If you’re in an accident in a company car, legal responsibility and who should pay for damages can get confusing. Factors include who is at fault in the crash, the insurance policy, and the company policy. So you have to be prepared with paperwork and facts in order to ensure that this responsibility can be properly sorted out.
Take action at the scene of the crash. Don’t just exchange phone numbers – you cannot trust the person to ever answer their phone again. In Florida you can contact the Florida Highway Patrol via telephone (*FHP) and an officer will stop by and help you get the official record of the accident, including the damages that happened and help determine who is at fault. You should also record the damages with pictures, including if any personal injuries have occurred. Make sure to collect the identification and insurance information of the other person involved in the accident. If there are witnesses, you should collect their identity and phone numbers as well. They can help you and your company argue your case in a court of law.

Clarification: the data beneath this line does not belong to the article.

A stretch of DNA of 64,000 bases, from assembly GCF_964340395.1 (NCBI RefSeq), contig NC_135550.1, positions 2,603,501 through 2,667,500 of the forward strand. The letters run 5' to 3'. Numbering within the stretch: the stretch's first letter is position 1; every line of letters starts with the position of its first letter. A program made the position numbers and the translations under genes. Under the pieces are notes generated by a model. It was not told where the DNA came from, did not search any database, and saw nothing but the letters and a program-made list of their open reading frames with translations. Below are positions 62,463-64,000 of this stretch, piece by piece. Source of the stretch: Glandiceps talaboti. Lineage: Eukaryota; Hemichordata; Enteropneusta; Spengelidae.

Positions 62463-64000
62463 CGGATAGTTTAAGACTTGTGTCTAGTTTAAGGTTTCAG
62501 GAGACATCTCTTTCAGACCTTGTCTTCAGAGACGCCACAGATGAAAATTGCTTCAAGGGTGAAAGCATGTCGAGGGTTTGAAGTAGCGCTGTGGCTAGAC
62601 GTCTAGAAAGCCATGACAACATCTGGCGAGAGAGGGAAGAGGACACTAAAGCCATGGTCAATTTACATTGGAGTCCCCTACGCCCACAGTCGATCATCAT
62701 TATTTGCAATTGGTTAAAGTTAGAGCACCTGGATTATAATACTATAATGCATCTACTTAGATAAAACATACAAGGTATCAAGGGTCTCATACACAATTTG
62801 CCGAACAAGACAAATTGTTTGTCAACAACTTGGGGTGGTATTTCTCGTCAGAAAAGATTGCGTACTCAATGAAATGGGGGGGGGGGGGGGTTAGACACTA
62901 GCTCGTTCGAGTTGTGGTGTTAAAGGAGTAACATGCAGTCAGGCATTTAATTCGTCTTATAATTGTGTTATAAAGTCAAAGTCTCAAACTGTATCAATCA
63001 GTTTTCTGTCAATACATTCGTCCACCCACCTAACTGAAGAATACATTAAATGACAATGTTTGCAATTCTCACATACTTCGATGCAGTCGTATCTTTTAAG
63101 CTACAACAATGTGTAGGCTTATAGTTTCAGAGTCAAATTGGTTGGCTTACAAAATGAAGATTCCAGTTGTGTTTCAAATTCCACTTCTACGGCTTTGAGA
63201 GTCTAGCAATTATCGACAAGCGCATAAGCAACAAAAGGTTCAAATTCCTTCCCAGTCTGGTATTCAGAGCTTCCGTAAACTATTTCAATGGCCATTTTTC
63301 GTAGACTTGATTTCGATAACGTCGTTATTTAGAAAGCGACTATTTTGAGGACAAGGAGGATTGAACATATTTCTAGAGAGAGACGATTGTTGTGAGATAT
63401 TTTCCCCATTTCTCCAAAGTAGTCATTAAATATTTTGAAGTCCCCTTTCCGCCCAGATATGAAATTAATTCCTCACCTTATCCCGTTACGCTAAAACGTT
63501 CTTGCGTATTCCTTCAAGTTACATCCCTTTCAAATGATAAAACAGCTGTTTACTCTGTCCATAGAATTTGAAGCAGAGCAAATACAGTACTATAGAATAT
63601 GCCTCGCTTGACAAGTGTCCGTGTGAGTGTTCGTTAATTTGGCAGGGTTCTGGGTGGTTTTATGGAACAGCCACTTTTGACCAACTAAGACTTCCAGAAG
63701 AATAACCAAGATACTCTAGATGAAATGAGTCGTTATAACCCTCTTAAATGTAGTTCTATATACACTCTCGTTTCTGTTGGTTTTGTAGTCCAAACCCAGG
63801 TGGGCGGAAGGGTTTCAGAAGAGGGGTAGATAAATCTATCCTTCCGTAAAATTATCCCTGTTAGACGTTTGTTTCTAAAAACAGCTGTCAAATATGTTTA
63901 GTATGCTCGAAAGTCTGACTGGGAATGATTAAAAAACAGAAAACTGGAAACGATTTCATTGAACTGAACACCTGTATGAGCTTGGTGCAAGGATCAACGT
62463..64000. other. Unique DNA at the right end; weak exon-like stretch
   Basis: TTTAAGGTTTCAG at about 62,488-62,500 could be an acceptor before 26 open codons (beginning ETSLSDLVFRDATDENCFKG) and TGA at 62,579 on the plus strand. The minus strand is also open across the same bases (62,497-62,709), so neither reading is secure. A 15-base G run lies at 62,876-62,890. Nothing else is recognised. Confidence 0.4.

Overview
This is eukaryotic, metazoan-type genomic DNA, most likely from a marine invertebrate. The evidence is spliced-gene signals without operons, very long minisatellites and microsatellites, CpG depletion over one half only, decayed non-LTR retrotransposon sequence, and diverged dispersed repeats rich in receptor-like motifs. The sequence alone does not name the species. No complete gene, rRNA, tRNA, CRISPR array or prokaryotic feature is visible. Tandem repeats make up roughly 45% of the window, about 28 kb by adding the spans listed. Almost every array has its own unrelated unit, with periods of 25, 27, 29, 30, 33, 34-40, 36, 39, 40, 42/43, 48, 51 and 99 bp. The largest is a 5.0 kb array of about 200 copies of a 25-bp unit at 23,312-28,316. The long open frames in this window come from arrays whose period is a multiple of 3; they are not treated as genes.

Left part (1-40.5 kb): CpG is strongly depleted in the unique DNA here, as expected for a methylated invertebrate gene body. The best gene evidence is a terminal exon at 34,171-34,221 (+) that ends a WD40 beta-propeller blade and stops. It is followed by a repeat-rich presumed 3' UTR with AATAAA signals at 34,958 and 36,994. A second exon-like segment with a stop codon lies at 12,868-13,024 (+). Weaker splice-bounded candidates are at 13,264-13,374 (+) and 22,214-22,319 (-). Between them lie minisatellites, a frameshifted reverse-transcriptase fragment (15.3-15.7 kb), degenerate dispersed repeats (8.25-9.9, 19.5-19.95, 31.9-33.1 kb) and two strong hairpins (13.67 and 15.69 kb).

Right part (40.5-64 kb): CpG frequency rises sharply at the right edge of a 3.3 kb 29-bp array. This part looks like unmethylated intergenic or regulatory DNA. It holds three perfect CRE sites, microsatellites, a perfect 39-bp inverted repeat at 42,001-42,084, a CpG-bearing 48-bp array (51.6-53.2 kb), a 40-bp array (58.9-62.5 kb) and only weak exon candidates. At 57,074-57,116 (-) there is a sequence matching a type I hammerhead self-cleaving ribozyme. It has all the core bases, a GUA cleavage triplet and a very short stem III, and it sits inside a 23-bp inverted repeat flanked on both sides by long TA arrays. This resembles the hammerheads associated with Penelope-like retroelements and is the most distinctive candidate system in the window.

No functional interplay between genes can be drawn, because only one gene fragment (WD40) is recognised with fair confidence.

Immediately report the crash to your company, and provide all the details. Your company likely has a lot of knowledge of what the insurance policy involves. Depending on the size of the company, they may even have lawyers to help determine the best way to approach the case. They will also be able to tell you the company policy for such a crash – they may ask you to pay some or all of the damages the company has to cover – that the insurance company may not.
Most judges hold the employer responsible for the actions of the employee. But this only applies on the job. So if the car is being driven on company business, the employer and the employer’s insurance will apply. If the car is being driven for personal business, even if the car belongs to the company, the employer may end up being considered responsible. If it’s determined that the employer is responsible, they cannot force the employee to pay damages. However, they may be able to fire the employee if the employee broke some rules that the company put in place.